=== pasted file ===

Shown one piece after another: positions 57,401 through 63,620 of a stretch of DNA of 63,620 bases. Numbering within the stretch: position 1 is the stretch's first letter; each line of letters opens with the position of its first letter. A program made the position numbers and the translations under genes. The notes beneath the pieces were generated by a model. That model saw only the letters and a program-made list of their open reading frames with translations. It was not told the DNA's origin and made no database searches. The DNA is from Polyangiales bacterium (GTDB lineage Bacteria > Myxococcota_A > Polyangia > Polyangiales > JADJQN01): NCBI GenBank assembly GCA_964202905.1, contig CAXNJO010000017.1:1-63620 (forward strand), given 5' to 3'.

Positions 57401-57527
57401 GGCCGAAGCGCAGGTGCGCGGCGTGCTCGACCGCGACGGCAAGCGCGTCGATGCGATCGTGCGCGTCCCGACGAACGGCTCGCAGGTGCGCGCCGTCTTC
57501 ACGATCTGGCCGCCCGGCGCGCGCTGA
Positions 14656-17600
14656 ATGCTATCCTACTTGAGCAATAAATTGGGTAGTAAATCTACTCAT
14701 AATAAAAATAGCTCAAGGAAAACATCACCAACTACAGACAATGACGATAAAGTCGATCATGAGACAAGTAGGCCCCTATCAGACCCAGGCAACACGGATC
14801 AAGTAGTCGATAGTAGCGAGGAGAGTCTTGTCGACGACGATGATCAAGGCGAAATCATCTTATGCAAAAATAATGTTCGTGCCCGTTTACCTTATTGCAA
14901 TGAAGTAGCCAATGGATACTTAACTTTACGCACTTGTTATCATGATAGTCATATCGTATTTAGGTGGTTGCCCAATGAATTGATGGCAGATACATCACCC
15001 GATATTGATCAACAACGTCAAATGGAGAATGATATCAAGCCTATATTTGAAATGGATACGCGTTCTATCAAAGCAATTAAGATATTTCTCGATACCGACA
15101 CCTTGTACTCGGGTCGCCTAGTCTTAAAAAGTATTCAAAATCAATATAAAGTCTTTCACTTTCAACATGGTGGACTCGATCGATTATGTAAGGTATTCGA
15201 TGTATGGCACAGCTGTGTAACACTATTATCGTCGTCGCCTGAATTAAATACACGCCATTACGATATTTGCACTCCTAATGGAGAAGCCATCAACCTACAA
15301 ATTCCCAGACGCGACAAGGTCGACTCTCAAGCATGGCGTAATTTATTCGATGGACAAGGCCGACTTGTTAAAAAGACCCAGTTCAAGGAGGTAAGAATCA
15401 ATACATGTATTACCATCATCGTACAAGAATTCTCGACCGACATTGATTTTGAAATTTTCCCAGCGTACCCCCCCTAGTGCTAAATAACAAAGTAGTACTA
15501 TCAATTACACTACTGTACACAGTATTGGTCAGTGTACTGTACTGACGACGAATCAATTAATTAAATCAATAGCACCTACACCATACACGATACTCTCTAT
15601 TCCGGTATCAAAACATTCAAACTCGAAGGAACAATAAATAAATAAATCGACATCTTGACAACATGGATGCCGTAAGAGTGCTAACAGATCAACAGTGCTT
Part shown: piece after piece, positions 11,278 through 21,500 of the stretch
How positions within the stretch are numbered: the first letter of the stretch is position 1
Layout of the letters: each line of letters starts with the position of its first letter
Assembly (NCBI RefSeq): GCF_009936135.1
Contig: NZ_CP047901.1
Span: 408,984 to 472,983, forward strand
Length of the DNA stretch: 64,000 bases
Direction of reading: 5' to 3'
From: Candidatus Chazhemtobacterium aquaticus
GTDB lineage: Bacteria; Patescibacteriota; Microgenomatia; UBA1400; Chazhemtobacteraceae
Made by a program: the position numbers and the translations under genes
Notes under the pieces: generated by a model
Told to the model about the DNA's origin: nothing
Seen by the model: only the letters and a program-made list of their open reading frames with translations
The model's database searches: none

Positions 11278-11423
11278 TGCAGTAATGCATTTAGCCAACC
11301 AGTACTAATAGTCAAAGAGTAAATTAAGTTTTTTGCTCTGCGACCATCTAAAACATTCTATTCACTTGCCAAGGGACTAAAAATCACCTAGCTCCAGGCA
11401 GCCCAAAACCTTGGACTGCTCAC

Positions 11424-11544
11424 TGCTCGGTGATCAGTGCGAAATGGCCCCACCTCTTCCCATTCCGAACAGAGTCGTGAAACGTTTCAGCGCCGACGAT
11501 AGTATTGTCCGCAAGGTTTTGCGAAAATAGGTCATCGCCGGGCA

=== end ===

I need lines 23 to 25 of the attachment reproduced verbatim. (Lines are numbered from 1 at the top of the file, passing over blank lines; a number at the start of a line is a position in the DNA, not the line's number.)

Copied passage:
Length of the DNA stretch: 64,000 bases
Direction of reading: 5' to 3'
From: Candidatus Chazhemtobacterium aquaticus